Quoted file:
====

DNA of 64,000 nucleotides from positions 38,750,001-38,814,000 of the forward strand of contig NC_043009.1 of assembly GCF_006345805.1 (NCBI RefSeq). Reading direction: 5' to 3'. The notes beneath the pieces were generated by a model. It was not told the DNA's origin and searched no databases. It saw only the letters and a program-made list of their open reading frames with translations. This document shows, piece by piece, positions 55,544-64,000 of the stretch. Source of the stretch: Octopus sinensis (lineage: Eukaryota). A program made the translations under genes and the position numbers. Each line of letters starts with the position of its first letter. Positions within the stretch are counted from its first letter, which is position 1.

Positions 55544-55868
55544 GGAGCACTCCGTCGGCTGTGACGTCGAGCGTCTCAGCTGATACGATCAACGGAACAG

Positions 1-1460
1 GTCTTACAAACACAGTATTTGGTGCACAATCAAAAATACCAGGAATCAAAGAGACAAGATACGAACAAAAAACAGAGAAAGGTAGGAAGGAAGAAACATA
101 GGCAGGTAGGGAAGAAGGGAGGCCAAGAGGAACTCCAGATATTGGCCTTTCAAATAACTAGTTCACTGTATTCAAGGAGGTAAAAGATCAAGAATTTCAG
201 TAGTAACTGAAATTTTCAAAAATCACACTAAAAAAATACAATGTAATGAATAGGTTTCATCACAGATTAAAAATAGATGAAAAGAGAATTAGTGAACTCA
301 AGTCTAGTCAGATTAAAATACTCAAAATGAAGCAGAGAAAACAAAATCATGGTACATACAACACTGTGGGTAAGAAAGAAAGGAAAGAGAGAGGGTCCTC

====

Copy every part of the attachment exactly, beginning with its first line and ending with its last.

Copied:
DNA of 64,000 nucleotides from positions 38,750,001-38,814,000 of the forward strand of contig NC_043009.1 of assembly GCF_006345805.1 (NCBI RefSeq). Reading direction: 5' to 3'. The notes beneath the pieces were generated by a model. It was not told the DNA's origin and searched no databases. It saw only the letters and a program-made list of their open reading frames with translations. This document shows, piece by piece, positions 55,544-64,000 of the stretch. Source of the stretch: Octopus sinensis (lineage: Eukaryota). A program made the translations under genes and the position numbers. Each line of letters starts with the position of its first letter. Positions within the stretch are counted from its first letter, which is position 1.

Positions 55544-55868
55544 GGAGCACTCCGTCGGCTGTGACGTCGAGCGTCTCAGCTGATACGATCAACGGAACAG

Positions 1-1460
1 GTCTTACAAACACAGTATTTGGTGCACAATCAAAAATACCAGGAATCAAAGAGACAAGATACGAACAAAAAACAGAGAAAGGTAGGAAGGAAGAAACATA
101 GGCAGGTAGGGAAGAAGGGAGGCCAAGAGGAACTCCAGATATTGGCCTTTCAAATAACTAGTTCACTGTATTCAAGGAGGTAAAAGATCAAGAATTTCAG
201 TAGTAACTGAAATTTTCAAAAATCACACTAAAAAAATACAATGTAATGAATAGGTTTCATCACAGATTAAAAATAGATGAAAAGAGAATTAGTGAACTCA
301 AGTCTAGTCAGATTAAAATACTCAAAATGAAGCAGAGAAAACAAAATCATGGTACATACAACACTGTGGGTAAGAAAGAAAGGAAAGAGAGAGGGTCCTC